At the news conference, Grissom and Michael Kaste, special agent in charge of the FBI office in Kansas City, stressed that the suspect was under constant surveillance and at no time was the public in danger.
More: ‘Brother Bin Laden is a great inspiration to me’
According to the affidavit, the undercover agent was told by the suspect on August 5 this year: ‘As time goes on I care less and less about what other people think of me or my views on Islam.
‘I have been studying subjects like jihad, martyrdom operations and Sharia law.’
He later continued: ‘I feel so guilt-ridden sometimes for knowing what’s required of me but yet doing little or nothing to make it happen.’
In a later message to an undercover officer, according to the affidavit, Loewen said: ‘Brothers like Osama bin Laden and Anwar Al Awlaki are a great inspiration to me…’
The terror suspect later said that he had been studying Al-Awlaki’s methods of jihad and ‘printed out something called the Al Qaeda manual’.
Loewen also told an undercover agent during the online chats of some of the deadly plans he had in mind. He explained his plot in detail, offering a supposed accomplice a tour of the airport and said how he could be the ‘access’ guy.
He wrote: ‘I’m 58 years old and spending my remaining years behind bars for a good reason is not out of the question for me.’
Loewen sent pictures to the undercover agent of what appeared to be fighter jet trainers on the tarmac outside of the hanger where he worked at the airport, according to the affidavit.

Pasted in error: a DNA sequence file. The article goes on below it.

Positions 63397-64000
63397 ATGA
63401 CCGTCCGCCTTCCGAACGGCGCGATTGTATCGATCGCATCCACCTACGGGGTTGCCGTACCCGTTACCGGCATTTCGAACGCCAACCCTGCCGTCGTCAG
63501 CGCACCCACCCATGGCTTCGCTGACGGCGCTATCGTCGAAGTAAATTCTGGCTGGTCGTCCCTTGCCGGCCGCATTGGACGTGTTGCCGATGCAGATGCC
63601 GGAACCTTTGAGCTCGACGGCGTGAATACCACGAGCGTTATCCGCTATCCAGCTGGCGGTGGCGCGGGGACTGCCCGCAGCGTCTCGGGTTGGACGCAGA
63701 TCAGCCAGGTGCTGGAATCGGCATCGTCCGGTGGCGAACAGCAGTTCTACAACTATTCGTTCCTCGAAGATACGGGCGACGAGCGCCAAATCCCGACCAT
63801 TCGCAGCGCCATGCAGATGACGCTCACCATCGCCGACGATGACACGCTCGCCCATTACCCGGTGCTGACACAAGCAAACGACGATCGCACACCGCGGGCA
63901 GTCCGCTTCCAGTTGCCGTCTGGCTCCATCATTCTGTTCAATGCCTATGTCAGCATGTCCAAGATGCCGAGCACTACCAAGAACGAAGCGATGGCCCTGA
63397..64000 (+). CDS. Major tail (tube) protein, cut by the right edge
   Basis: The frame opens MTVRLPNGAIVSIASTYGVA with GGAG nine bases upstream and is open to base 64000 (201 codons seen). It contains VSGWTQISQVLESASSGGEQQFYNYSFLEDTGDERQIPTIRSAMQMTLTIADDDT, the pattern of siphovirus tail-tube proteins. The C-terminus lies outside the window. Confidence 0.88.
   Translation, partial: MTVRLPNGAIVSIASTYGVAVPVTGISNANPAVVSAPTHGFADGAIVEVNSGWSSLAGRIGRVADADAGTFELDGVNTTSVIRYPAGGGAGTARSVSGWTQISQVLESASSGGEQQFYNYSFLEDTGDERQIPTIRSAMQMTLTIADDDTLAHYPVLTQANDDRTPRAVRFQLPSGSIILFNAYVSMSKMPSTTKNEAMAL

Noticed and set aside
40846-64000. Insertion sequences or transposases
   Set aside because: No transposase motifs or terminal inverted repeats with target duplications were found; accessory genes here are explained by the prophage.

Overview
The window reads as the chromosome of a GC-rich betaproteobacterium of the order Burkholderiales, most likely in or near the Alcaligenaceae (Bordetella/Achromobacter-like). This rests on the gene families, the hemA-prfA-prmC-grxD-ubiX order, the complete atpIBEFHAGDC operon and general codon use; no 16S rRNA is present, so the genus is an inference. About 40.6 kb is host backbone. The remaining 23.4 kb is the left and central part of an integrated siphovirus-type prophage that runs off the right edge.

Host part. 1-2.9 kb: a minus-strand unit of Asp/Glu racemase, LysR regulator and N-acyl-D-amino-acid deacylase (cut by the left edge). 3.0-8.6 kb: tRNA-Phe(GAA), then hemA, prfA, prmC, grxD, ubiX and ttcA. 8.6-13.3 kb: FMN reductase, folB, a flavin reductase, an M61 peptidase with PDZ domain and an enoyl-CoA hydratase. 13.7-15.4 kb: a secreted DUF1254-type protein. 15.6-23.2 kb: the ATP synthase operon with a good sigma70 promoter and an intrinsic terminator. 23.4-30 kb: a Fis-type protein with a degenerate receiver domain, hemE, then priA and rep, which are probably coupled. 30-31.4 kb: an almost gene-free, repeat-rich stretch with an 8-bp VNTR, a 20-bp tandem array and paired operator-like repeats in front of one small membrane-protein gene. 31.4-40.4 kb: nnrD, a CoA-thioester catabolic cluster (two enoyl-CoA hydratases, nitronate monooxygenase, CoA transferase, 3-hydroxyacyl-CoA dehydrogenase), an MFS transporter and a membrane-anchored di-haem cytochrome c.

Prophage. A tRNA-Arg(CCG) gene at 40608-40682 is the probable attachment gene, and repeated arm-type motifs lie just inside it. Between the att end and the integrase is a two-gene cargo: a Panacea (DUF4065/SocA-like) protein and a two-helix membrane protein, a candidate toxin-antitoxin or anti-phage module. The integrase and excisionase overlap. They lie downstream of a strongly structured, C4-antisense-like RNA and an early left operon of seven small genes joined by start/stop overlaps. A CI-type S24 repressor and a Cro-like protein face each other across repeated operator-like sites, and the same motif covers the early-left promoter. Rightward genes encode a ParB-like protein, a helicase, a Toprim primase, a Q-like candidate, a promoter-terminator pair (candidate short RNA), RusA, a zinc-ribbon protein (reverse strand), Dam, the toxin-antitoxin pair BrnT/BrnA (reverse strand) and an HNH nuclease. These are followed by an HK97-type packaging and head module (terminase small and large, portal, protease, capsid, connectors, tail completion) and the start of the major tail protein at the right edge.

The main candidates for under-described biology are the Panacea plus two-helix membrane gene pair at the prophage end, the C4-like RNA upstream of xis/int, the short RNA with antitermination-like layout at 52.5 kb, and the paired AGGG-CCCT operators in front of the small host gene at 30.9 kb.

The interactions between the suspect and the agent continued to the point of purchasing material that Loewen believed to be capable of creating a bomb.
On Wednesday, the FBI employee made the final preparations on the bomb and Loewen said that he was ‘happy’ with the plan which was set for December 13.
This morning before 5am, Loewen was picked up by his believed accomplice at a local hotel and taken to a location where they had stored the bomb.
The suspect finished wiring the device, believing that it would be ‘operational’, according to the affidavit. They drove to the airport and at a security gate, Loewen tried twice to use his access badge, which was unique to him, to enter the tarmac.
However the gate had been disabled by authorities and Loewen was taken into custody.
In a suicide letter that Loewen wrote for a family member, he wrote, according to the affidavit: ‘By the time you read this I will – if everything went as planned – have been martyred in the path of Allah.
He continued: ‘The operation was timed to cause maximum carnage + death.’
He closed the letter with the words: ‘I expect to be called a terrorist (which I am), a psychopath, and a homicidal maniac’
At one point, Loewen acknowledged not knowing whether he could trust his contact. But it wasn’t enough to discourage him from pursuing an attack. “my greatest fear is not being able to complete an operation because I was set up,” he wrote. “I hate this government so much for what they have done to our brothers and sisters, that to spent (sic) the rest of my life in prison without having taken a good slice out of the serpents head is unacceptable to me.”
“I don’t understand how you can read the Qur’an and the sunnah of the Prophet (saw) and not understand that jihad and the implementation of Sharia is absolutely demanded of all the Muslim Ummah,” Loewen allegedly wrote Aug. 5. “I feel so guilt-ridden sometimes for knowing what’s required of me but yet doing little or nothing to make it happen. I love my Muslim brothers and sisters, whether they agree with me or not, it’s just hard to deal with the denial that some of them appear to be going through.”
Also read First Thoughts on the Wichita Terror Plot.